The Phoenix Flyer

Census Bureau: Millions of people don’t have health insurance. Florida is no exception.

By: - September 14, 2018 11:36 am

The Census Bureau is looking at how many people are uninsured in the U.S., and Florida’s numbers are in the millions.

People nationwide without health insurance coverage increased by almost a million people, according to American Community Survey data and the Census Bureau; most of those people are “working-age” adults – 19- to 64-year-olds.

Nationwide, the Census shows that 28 million people were with without health insurance in 2017, up from 27.3-million the year before.

Health insurance coverage is an important measure for the nation’s overall wellbeing, the Census Bureau said, and changes in health insurance coverage reflect economic trends, demographic shifts and policy changes (such as with the Affordable Care Act often referred to as Obamacare).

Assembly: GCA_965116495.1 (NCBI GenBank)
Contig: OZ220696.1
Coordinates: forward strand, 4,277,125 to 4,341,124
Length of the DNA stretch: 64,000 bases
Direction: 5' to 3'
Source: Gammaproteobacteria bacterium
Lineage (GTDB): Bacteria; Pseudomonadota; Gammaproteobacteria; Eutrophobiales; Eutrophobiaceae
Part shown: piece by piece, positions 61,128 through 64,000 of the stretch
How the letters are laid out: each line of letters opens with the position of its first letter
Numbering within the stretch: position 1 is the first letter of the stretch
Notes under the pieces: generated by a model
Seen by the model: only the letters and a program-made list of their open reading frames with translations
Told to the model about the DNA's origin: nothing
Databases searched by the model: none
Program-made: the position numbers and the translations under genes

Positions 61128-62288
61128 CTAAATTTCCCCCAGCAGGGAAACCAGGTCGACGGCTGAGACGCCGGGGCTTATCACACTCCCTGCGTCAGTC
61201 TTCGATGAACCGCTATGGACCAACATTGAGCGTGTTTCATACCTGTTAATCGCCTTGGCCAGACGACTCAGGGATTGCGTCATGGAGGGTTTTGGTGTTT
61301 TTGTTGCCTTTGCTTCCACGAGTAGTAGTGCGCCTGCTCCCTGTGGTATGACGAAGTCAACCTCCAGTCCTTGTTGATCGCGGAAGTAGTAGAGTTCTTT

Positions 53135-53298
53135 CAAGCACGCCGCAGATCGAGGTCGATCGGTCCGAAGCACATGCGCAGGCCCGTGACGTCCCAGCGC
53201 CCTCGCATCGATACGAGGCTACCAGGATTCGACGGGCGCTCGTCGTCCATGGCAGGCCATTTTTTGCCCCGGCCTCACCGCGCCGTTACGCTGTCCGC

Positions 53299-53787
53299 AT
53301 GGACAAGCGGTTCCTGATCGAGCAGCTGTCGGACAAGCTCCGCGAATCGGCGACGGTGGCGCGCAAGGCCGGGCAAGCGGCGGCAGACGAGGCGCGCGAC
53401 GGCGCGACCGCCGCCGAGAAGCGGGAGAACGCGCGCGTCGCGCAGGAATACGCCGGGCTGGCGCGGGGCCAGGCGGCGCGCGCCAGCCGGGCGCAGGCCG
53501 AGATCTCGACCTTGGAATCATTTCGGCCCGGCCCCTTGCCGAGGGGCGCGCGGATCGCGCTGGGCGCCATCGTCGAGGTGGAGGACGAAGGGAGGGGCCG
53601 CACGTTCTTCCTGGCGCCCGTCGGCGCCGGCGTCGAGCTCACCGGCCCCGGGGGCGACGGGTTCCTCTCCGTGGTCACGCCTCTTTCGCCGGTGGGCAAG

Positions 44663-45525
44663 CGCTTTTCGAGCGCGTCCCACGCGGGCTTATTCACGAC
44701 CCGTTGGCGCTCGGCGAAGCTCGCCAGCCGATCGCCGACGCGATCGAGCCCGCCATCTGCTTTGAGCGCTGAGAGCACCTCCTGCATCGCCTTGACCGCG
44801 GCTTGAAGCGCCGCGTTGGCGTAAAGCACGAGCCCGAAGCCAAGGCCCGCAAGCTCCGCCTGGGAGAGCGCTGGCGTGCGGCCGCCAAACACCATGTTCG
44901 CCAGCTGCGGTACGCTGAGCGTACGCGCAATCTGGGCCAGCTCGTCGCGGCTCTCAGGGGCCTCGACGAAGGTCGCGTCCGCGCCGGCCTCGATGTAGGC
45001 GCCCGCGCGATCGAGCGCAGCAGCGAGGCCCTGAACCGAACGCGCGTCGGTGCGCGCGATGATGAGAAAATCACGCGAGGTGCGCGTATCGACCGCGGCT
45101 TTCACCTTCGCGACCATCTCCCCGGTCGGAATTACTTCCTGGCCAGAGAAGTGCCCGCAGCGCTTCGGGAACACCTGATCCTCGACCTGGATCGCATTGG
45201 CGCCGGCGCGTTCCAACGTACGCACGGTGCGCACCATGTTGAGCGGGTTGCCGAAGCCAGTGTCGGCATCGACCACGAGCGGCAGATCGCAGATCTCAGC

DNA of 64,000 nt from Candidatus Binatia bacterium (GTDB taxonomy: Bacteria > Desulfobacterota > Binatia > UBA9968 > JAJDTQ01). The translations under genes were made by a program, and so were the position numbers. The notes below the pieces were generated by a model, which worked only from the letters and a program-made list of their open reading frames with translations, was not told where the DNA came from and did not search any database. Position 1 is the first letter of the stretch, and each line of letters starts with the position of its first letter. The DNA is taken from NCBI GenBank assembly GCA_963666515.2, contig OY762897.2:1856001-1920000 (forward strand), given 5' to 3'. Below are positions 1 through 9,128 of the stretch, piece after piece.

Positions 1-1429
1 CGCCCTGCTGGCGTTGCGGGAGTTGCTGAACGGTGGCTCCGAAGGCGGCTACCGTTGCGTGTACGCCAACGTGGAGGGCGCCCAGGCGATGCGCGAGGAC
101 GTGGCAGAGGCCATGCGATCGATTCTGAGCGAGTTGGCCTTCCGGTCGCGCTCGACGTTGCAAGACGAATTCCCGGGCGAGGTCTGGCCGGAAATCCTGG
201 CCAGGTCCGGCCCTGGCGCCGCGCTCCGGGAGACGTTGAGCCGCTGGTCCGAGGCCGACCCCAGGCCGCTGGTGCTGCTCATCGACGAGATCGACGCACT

The most recent statewide Census data shows that more than 3 million people in Florida were uninsured in 2016. The state’s estimated population was 19.5 million people.

People across the nation who don’t have health insurance overall tend to be 19-64 years old; male, and less educated, meaning having a high school education or less.

The Census Bureau said that people who are uninsured are disproportionately concentrated in the South.

 

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CD Davidson-Hiers
CD Davidson-Hiers

CD Davidson-Hiers is a 2017 summa cum laude graduate of Florida State University with a degree in Creative Writing and French. She is a member of Phi Beta Kappa and Golden Key honors societies, and has received multiple writing awards for fiction, nonfiction and poetry. Prior to joining the Florida Phoenix, CD worked at the Tallahassee Democrat and has bylines in Tallahassee Magazine. She is a native of Pensacola and currently lives in Tallahassee with her tabby cat, Faulkner.

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